King David was not a perfect man - in fact he was an adulterer and a murderer, among others. Yet God called him a man after His own heart (Acts 13:22), because David was man who loved God, who discovered many of God's divine principles and obeyed them. This is seen in 2 Samuel 11 where Nathan the prophet confronted David with his sin of adultery with Barsheba. David's immediate response was, "I have sinned against the Lord." (2 Samuel 12:13). God never smiled on or condoned David's sin but He forgave David because David repented. This principle for forgiveness was shown by David himself when he found king Saul sleeping at the entrance of the cave who was seeking to kill him. David merely cut off the skirt of Saul's garment because he saw that it was not for him take vengence but to forgive just as God forgives.

David discovered God's principle of pouring out in 2 Samuel 23:13-17. Here, in response to an uttered wish by King David for water from the well of Bethlehem, three of his mighty warriors broke through the army of the Philistine that surrounded them and obtained that water for him. Yet, instead of drinking it, David poured it out before the Lord, saying , "Is this the blood of men that went in jeopardy of their lives?" He had a legal right to drink that water, but he realized that there was a higher principle involved then just merely drinking it and satisfying himself and his desire, and so he poured it out on the ground before the Lord as an offering.
A similar episode is found in John 12:3, where a young woman poured out an alabater box of precious perfume upon Jesus. It was a posture and an act of a glorious worship seen in the Bible (PROKUNEO - To Kiss, To Kneel Down In Reverence And Adoration). WORSHIP IS VERY COSTLY! - The alabaster box of purest perfume represents part of her entire future. Yet when she poured it upon the Lord, the smell filled the whole house.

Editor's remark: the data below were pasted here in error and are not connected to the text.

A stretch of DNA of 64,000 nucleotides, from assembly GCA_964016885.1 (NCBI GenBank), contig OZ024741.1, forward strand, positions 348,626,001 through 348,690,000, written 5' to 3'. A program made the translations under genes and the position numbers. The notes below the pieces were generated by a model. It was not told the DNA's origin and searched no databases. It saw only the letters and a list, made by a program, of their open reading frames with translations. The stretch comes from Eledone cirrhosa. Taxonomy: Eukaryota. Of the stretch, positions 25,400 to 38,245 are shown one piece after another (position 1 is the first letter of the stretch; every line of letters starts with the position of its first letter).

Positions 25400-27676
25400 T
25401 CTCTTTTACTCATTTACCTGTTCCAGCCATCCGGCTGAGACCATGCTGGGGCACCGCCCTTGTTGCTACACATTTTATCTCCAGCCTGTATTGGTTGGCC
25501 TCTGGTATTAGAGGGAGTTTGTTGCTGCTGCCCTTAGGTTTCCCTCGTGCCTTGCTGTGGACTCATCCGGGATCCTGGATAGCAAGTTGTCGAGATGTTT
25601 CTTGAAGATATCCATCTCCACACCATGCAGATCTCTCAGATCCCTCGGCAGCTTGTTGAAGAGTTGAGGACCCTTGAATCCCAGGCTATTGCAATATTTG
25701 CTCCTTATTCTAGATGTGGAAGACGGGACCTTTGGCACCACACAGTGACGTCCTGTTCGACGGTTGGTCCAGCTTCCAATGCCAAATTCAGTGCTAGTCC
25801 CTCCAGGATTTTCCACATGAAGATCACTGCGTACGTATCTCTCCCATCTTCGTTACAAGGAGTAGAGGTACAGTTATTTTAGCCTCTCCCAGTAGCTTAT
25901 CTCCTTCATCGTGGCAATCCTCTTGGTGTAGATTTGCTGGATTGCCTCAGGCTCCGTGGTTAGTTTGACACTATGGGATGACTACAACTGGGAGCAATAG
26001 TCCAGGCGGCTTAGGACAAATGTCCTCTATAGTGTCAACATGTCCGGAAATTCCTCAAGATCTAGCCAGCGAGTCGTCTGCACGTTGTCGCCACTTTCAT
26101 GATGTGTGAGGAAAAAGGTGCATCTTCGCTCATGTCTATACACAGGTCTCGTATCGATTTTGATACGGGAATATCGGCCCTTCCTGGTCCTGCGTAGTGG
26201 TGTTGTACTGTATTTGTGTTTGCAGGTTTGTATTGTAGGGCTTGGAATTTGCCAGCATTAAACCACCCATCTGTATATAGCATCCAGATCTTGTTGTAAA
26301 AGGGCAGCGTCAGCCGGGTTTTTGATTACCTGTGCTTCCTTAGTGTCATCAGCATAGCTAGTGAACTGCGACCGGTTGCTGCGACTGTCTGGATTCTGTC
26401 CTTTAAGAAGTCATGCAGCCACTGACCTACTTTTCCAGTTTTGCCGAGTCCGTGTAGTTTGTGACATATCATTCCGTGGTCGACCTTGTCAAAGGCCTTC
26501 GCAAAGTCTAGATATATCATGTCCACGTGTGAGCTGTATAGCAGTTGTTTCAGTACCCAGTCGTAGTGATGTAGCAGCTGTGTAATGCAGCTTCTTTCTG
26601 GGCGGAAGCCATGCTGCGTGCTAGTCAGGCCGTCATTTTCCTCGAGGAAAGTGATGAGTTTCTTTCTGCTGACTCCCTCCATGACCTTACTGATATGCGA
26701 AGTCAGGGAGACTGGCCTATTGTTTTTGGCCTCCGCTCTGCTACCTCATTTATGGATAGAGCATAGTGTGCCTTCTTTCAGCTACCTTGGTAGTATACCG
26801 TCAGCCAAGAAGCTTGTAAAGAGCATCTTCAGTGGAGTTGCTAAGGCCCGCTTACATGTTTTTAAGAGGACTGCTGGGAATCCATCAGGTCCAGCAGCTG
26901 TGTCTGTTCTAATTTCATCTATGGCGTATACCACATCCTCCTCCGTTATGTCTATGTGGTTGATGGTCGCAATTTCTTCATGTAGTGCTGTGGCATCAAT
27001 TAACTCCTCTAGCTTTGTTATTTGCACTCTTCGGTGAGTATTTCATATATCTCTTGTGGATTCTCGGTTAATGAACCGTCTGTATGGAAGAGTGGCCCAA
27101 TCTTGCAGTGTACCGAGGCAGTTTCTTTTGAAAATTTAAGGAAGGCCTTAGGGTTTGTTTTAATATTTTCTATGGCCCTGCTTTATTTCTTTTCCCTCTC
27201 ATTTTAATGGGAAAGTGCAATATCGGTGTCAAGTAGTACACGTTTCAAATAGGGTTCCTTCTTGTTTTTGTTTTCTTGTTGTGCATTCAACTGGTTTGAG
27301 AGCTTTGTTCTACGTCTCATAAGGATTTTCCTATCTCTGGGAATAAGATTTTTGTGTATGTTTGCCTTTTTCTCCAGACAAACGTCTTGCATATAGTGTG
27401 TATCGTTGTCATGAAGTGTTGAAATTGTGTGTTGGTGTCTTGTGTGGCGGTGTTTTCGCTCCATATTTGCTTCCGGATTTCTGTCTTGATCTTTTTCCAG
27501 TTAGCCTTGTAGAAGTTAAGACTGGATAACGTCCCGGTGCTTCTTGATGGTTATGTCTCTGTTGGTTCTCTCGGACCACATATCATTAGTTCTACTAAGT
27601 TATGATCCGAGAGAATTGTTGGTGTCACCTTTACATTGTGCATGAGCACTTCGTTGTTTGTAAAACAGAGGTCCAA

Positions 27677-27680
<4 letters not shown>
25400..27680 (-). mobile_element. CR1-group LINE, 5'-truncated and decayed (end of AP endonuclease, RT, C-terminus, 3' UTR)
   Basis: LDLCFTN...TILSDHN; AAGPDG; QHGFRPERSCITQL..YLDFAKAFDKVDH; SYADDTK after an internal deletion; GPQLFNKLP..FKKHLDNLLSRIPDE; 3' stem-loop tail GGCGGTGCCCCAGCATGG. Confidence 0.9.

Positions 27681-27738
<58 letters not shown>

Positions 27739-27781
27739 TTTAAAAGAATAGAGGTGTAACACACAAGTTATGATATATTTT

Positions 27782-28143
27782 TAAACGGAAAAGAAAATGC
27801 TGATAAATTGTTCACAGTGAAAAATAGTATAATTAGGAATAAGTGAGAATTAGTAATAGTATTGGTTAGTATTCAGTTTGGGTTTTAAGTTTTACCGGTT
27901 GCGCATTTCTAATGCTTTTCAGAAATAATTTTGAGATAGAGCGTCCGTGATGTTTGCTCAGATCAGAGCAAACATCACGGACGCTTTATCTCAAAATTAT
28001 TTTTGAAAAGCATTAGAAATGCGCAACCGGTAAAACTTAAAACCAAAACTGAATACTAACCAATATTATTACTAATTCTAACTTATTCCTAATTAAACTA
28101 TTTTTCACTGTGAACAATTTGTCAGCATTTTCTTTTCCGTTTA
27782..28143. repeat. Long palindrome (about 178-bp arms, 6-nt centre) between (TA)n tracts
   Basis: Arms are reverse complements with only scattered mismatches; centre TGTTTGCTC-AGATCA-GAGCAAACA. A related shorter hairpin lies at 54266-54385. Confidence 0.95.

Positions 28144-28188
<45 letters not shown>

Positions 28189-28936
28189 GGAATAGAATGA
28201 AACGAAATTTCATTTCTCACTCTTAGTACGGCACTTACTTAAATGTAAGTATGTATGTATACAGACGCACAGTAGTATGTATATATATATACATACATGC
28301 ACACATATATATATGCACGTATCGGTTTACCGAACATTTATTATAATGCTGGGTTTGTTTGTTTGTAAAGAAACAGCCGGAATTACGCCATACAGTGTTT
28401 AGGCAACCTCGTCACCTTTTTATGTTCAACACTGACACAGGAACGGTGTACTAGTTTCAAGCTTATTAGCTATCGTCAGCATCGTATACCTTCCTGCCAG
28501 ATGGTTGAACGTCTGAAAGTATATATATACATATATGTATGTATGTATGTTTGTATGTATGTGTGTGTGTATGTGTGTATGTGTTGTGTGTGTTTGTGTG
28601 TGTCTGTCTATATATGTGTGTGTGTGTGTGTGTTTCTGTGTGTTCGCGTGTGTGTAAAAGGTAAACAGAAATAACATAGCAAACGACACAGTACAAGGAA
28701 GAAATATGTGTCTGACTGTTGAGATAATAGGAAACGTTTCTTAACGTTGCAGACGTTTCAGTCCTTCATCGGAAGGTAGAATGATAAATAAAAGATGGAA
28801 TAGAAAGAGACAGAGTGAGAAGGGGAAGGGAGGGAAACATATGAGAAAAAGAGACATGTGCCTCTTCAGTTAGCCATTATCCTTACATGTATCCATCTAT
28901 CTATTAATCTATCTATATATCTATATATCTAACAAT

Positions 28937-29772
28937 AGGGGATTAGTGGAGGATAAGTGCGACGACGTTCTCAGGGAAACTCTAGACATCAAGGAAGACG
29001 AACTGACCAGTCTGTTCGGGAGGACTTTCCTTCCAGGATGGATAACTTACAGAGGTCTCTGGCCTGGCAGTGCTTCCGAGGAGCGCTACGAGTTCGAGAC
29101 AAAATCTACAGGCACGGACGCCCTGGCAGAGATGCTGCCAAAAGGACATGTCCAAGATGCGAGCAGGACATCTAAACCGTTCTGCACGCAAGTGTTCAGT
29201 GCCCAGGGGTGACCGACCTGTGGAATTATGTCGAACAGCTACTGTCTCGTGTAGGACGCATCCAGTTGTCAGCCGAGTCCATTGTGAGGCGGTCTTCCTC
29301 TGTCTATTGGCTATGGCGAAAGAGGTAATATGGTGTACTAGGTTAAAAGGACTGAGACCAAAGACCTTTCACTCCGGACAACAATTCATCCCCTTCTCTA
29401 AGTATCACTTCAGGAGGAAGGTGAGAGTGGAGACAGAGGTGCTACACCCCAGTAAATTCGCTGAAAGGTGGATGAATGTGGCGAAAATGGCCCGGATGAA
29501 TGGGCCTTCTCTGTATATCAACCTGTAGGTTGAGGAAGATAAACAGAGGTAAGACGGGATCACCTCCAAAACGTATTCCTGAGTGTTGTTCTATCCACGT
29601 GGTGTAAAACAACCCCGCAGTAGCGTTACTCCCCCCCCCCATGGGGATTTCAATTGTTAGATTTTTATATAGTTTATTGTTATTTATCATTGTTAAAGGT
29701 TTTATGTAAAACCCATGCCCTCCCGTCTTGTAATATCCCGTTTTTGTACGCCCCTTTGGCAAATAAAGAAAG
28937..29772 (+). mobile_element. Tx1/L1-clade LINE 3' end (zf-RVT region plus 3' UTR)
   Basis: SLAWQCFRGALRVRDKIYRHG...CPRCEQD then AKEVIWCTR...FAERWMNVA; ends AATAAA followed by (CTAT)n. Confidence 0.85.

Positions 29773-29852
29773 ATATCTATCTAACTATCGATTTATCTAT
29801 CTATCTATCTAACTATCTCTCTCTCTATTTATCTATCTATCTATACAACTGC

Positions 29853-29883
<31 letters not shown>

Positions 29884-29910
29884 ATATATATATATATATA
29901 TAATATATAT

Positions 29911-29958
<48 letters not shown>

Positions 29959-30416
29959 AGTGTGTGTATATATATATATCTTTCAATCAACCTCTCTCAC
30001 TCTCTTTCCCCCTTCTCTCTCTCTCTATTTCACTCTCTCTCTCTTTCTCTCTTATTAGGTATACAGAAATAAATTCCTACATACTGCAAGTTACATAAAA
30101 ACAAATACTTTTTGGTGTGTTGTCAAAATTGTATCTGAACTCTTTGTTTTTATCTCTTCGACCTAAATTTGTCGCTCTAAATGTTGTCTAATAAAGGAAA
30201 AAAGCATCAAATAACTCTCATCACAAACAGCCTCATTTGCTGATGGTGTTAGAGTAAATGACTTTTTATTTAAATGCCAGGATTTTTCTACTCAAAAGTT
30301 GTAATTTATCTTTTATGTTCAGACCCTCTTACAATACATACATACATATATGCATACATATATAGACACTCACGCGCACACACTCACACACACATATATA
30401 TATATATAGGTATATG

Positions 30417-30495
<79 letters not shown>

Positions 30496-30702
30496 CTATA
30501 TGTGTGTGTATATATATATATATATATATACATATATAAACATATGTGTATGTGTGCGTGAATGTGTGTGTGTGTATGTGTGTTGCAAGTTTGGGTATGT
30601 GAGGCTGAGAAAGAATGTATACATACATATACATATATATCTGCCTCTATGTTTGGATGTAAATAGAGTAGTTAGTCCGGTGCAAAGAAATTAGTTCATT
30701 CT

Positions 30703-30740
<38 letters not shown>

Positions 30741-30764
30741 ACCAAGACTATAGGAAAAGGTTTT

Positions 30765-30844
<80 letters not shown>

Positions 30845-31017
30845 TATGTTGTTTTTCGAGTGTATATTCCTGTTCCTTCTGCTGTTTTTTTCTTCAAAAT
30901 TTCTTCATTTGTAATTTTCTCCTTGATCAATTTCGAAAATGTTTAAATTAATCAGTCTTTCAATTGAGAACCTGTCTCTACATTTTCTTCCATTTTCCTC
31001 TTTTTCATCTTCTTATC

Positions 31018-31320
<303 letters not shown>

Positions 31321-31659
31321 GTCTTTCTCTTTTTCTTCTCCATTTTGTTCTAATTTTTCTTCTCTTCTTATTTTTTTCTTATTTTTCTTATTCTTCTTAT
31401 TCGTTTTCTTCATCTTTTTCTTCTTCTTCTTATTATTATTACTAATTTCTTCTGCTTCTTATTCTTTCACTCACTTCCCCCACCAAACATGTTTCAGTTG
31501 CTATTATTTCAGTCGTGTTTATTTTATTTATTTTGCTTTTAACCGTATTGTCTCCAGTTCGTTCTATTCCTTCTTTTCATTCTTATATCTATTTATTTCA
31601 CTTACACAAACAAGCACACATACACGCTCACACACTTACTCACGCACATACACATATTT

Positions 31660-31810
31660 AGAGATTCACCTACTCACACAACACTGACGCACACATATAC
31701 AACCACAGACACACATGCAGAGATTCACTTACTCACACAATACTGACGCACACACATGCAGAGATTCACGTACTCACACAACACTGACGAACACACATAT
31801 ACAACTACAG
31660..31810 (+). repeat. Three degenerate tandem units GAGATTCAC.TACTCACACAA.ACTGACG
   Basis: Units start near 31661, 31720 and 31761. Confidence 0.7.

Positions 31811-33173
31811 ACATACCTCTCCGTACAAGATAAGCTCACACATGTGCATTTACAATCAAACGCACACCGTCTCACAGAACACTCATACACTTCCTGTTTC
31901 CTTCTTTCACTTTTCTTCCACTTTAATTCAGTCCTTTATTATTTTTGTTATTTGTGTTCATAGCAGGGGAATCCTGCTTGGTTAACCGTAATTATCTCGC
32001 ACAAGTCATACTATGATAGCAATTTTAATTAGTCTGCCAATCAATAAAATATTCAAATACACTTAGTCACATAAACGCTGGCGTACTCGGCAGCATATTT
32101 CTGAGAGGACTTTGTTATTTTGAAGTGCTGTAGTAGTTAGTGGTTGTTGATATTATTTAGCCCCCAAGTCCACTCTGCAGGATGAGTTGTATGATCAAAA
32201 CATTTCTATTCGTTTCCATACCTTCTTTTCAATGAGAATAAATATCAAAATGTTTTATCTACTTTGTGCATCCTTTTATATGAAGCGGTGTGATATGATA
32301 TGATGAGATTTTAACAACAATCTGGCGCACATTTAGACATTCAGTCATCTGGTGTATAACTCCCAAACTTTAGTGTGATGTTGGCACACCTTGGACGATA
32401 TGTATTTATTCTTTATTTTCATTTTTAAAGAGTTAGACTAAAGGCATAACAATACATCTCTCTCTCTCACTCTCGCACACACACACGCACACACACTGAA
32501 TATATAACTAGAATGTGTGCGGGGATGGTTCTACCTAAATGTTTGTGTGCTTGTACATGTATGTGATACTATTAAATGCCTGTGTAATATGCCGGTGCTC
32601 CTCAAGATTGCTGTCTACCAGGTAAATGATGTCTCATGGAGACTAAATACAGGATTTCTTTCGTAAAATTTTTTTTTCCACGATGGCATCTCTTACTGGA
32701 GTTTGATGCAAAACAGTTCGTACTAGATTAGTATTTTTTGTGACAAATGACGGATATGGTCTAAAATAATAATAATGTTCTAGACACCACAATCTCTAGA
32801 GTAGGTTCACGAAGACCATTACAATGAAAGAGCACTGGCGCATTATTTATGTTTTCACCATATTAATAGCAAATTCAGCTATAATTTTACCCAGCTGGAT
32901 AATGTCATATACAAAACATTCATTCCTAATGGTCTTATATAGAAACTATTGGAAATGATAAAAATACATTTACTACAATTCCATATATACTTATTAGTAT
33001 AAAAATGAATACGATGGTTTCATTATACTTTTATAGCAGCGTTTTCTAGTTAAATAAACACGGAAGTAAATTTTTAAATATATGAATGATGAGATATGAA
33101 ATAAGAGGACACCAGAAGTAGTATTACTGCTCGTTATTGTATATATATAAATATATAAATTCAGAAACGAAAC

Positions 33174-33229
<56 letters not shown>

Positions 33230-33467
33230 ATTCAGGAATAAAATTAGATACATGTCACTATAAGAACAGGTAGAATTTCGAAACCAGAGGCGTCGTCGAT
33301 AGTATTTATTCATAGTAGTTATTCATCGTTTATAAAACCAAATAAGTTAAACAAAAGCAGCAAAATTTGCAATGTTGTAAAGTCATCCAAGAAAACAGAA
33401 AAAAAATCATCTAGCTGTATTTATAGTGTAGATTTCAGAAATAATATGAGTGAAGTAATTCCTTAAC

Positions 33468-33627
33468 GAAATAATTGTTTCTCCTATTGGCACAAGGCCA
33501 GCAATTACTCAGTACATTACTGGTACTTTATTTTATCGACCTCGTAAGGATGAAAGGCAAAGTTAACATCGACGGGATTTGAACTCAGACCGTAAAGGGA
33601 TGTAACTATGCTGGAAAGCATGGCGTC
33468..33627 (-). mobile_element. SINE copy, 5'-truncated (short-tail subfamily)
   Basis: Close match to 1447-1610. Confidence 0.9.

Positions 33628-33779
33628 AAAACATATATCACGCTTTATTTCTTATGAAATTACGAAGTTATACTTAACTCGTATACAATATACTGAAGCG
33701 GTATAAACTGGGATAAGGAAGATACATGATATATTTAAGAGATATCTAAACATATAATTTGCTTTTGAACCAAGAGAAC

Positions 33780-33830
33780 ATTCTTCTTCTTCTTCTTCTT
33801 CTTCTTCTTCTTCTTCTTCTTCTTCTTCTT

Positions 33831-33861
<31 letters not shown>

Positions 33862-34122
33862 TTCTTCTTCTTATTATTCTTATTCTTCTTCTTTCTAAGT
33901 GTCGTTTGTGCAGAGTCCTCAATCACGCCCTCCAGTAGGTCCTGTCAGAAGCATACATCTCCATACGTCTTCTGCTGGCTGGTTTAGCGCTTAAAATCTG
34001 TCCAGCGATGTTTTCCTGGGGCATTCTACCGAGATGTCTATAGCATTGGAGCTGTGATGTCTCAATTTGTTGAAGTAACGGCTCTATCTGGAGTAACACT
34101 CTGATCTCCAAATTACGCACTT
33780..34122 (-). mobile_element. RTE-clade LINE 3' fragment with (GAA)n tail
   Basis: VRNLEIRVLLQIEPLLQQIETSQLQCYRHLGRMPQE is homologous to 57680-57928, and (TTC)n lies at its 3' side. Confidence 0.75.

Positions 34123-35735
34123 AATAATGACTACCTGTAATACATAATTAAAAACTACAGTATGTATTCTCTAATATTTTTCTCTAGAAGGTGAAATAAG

What is our motive for going to the house of the Lord? Do we complain, "The Lord did not touch me tonight." Do we go to ask for blessing or to pour out our worship to the King of heaven? There is a difference between going there for Him to please our hearts and going there for us to please His heart. We touch a higher dimension in God when we learn to give up the deepest desires of our hearts and pour them out before the Lord. It does not mean we do not care any more about these desires; in fact we will care more about them than we have ever cared in our lives. But when we touch this principle of pouring out in worship, it will not really matter as long as He receives the glory, and God will accept our offering, turning the barren earth in our hearts into new life.

Abraham knew the meaning of pouring out in worship. When God told him to sacrifice Isaac to Him, Abraham did not bargain but obeyed. He knew God so well that in Genesis 22:5 he could say, " ... I and the lad will go yonder and WORSHIP and come again to you." As a result of his obedience, Abraham met the God of resurrection (Hebrew 11:17-19), and God promised him He would bless him and multiply his seed. Only that which is offered in death will spring forth in resurrection life.

Blessings - TPWC